Catching up on a backlog of reviews and other things … I thought this time I would be geographically organized.
Nordic countries in general
Break out your wallets; Simon Clarke provides a tempting list of recent and forthcoming translations.
Norm has a poll going at Crime Scraps on which women crime writers from Nordic countries are most popular, his first entry in the Sisters in Crime 25th anniversary book bloggers’ challenge.
At Crime Segments, NancyO reviews Jussi Adler-Olsen’s The Keeper of Lost Causes (apa Mercy), which she enjoyed tremendously, particularly for its characters and all-around originality, concluding it’s “amazingly good.”
More praise for Adler-Olsen in the Winnepeg Free Press, with a shout-out to the translator.
Dorte offers some intriguing commentary on the background of a book in the Department Q series, not yet translated into English. Fascinating stuff, and something to look forward to.
Violette Severin visits Denmark on a Europass challenge.
I review Jarkko Sipila’s Nothing but the Truth, which I enjoyed quite a lot. Maxine reviews the author’s Against the Wall and finds it a pretty good police procedural.
Maxine also reviews Sofi Oksanen’s Purge and sparks off a debate about whether it should be considered crime fiction or not. The paperback release is trending that way, though it’s more of a historical saga. Whatever it is, she found it extremely good.
—– not a thing for Iceland at the moment, sorry —–
At How Mysterious! Karen Miller Russell finds her patience with Karin Fossum running out, being particularly unhappy with The Water’s Edge (which I liked a great deal). The author’s focus on crimes involving children has made her lose interest – though Maxine, in a comment, may have coaxed her to give The Caller a try.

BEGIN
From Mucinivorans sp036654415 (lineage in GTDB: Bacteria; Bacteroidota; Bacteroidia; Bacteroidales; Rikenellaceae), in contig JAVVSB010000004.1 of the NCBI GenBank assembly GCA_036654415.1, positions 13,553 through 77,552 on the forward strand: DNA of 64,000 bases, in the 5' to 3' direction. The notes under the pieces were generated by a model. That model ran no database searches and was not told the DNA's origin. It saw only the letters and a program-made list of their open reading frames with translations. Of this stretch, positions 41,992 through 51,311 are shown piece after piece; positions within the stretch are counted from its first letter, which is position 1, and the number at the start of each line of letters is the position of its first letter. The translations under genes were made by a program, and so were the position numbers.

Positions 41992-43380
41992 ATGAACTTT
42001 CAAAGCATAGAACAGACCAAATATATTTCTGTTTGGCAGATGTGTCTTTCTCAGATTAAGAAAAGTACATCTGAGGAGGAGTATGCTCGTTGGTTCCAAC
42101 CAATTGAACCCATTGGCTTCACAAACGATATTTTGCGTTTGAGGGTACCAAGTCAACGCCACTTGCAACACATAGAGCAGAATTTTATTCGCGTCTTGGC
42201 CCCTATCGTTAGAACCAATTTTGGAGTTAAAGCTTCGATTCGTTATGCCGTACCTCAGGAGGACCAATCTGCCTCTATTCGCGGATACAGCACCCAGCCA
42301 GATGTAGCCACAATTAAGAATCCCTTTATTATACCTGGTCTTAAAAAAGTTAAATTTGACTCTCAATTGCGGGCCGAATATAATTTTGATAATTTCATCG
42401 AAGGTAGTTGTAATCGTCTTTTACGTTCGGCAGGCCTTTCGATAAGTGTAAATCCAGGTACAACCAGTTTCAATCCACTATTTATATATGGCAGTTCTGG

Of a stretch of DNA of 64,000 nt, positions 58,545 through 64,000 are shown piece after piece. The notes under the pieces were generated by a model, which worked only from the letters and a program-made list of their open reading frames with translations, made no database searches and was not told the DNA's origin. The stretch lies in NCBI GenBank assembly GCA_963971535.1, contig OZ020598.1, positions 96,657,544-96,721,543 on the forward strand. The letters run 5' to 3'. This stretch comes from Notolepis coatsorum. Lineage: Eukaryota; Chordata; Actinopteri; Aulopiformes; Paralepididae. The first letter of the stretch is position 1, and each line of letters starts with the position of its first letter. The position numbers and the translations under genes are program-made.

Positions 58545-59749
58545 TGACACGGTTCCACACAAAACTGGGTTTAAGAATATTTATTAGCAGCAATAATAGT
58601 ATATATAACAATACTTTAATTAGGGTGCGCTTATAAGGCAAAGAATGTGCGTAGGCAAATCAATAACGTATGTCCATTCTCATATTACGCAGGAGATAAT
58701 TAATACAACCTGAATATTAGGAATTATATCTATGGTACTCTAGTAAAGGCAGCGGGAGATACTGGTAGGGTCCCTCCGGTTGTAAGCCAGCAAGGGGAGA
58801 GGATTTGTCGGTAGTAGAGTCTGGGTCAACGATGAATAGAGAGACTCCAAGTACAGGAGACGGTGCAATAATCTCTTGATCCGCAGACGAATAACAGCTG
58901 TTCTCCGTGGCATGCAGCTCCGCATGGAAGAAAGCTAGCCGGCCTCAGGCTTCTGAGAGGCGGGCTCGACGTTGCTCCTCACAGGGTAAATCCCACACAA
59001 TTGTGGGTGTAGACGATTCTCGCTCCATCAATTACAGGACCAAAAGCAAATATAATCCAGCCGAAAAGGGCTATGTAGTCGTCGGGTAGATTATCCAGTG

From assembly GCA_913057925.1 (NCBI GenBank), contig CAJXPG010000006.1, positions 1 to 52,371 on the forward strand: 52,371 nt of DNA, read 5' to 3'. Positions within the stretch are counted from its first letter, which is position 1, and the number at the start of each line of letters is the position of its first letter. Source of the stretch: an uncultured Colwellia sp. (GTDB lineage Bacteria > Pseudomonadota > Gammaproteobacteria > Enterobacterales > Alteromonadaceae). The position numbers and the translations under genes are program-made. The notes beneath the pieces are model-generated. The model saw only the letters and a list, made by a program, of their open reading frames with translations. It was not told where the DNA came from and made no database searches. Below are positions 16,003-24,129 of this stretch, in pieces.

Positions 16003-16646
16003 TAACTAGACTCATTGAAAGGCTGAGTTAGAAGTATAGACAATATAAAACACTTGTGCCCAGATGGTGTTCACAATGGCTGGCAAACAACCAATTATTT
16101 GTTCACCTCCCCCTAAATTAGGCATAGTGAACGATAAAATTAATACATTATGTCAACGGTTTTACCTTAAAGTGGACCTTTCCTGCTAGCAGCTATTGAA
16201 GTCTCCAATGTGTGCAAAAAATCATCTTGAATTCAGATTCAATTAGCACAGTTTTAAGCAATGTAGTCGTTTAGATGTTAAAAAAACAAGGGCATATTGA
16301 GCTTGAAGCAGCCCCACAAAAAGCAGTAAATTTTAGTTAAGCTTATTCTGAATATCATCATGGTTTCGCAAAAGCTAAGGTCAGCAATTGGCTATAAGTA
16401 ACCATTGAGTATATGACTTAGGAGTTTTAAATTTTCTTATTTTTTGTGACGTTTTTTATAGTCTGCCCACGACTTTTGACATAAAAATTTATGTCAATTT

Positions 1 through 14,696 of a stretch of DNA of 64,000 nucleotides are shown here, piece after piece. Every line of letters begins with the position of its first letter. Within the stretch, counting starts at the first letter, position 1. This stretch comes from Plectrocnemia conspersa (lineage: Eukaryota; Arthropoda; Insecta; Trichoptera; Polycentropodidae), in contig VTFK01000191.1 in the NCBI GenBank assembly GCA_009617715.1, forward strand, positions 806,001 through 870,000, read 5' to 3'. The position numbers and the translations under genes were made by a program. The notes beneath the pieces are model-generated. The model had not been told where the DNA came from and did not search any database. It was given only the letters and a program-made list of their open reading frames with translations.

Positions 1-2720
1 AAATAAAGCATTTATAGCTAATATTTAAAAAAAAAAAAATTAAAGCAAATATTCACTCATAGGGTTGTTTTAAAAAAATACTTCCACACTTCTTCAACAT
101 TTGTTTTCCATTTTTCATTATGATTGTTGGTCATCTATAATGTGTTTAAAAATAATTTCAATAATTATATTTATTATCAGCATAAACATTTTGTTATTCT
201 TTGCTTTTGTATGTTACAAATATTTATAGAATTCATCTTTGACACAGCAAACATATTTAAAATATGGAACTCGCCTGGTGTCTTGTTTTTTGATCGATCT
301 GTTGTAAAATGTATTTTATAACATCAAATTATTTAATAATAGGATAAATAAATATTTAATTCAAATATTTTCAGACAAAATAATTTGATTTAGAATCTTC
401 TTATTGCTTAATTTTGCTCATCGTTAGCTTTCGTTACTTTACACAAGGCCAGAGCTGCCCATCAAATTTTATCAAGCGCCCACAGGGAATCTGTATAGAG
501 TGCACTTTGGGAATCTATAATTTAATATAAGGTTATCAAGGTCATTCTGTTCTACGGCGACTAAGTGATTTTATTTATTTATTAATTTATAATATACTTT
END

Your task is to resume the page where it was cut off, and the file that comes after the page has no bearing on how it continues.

Jose Ignacio Escribano takes a look at K. O. Dahl’s police procedural series featuring Gunnarstand and Frolich to remind himself that Lethal Investments will be released soon.
Jose Ignacio Escribano reviews Sjowall and Wahloo’s The Locked Room (in both English and Spanish), the eighth in the Martin Beck series.
Lynn Harvey reviews Camilla Lackberg’s The Preacher at Euro Crime, enjoying the contrast between the main character’s loving home life and the convoluted (perhaps too convoluted) troubles of the family embroiled in tragedy. Incidentally, Philip reports in the FriendFeed Crime and Mystery Fiction room that Lackberg is getting involved in a television series and feature films and will be slowing down her book publishing schedule as a result.
Bibliojunkie (who is not looking for a cure) is impressed by Hakan Nesser’s Woman With Birthmark, saying it’s “very well constructed and elegantly told” in a thorough and insightful review.
The Sunday Business Post (Ireland) has a lengthy and interesting interview slash profile of Liza Marklund exploring her motivation as a writer and a politically-involved journalist and documentarian. And oh, look who wrote the interview – Declan Burke! No wonder it’s so well done.